The character of the Author, whose voice appears in italics throughout the text, is both a version of Yann Martel himself as well as a fictional writer seeking to tell Pi’s story. The Author’s Note at the beginning of the novel blurs this distinction between the Author’s two possible identities, for it contains both biographical information about Martel as well as fictionalized events. Since Author’s Notes typically feature the voice of a text’s real author, Martel’s decision to mix fiction with reality challenges the reader’s assumptions about truth right from the start, setting up an important framework for understanding the novel’s central themes. The presence of the Author as a character also increases the distance between the story’s original source and the reader. Martel is telling the Author’s story, the Author is telling Pi’s story, and Pi tells his own story, both to the Author and the men from the Japanese company. Through these many layers, the absolute truth of what happened to Pi at sea becomes unclear. Each voice that tells the story does so differently, and the result is a narrative that, in walking the line between fact and fiction, invites important questions about belief and truth.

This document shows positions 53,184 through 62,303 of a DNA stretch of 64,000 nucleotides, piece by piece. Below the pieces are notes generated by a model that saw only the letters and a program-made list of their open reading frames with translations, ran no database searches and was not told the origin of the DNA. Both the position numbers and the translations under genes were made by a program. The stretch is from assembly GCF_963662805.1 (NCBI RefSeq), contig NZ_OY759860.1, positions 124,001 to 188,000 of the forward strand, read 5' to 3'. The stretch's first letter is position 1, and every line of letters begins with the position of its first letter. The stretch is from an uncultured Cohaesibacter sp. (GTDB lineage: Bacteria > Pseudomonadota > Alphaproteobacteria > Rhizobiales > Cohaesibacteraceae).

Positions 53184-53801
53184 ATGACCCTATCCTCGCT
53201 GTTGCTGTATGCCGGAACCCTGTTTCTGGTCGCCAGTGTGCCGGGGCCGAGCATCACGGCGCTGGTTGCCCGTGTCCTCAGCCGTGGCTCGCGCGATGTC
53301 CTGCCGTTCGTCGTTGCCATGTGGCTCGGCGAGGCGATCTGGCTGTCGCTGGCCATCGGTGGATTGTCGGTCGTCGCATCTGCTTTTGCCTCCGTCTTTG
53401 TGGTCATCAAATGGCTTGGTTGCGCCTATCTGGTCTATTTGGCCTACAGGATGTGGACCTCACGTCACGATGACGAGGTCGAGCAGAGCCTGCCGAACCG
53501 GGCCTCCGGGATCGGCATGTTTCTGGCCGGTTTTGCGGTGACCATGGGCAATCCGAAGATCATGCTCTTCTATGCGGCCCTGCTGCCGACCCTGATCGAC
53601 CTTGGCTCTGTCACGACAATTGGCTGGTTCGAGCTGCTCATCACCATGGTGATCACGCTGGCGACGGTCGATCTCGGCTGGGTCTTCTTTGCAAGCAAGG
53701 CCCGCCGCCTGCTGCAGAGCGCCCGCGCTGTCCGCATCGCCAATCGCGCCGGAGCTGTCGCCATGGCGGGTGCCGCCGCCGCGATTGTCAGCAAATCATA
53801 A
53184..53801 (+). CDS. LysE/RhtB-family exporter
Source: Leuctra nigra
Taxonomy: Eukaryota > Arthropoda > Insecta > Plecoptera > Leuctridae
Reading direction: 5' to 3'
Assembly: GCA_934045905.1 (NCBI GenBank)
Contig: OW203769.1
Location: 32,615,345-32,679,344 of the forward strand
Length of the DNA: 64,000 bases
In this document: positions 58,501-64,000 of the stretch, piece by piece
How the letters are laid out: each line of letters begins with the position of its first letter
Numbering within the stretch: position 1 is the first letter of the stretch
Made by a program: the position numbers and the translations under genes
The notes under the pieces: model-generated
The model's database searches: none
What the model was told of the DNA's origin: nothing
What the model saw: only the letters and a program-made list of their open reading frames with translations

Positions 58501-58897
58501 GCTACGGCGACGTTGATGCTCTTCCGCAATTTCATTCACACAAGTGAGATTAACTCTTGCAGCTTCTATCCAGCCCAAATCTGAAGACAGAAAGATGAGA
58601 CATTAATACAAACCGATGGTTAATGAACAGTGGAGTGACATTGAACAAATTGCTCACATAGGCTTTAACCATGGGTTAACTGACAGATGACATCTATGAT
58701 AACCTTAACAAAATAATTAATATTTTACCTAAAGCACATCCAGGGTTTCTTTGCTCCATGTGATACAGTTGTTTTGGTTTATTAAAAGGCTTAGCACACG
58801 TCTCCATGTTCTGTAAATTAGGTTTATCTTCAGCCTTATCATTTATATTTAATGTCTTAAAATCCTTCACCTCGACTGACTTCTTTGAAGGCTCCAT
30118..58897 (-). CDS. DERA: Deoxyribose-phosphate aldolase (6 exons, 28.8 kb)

In terms of character, the Author is simultaneously hyper-observant and rather oblivious when it comes to his interviews with Pi. In the italicized chapters of Part One, he offers particularly detailed descriptions of Pi’s appearance and demeanor, his cooking habits, and the spiritual décor adorning the various rooms in his home. At the same time, however, the Author seems caught off guard when he learns of Pi’s wife, son, and daughter. This disparity in attention levels emphasizes the Author’s fixation on storytelling rather than pure documentation. His most thorough notes involve aspects of Pi’s life that pertain to his experiences as a young boy: his attitude, his Indian heritage, and his deep religious beliefs. Focusing on these specific elements rather than his life as a whole emphasizes the Author’s specific and biased approach to the way in which he expresses Pi’s narrative.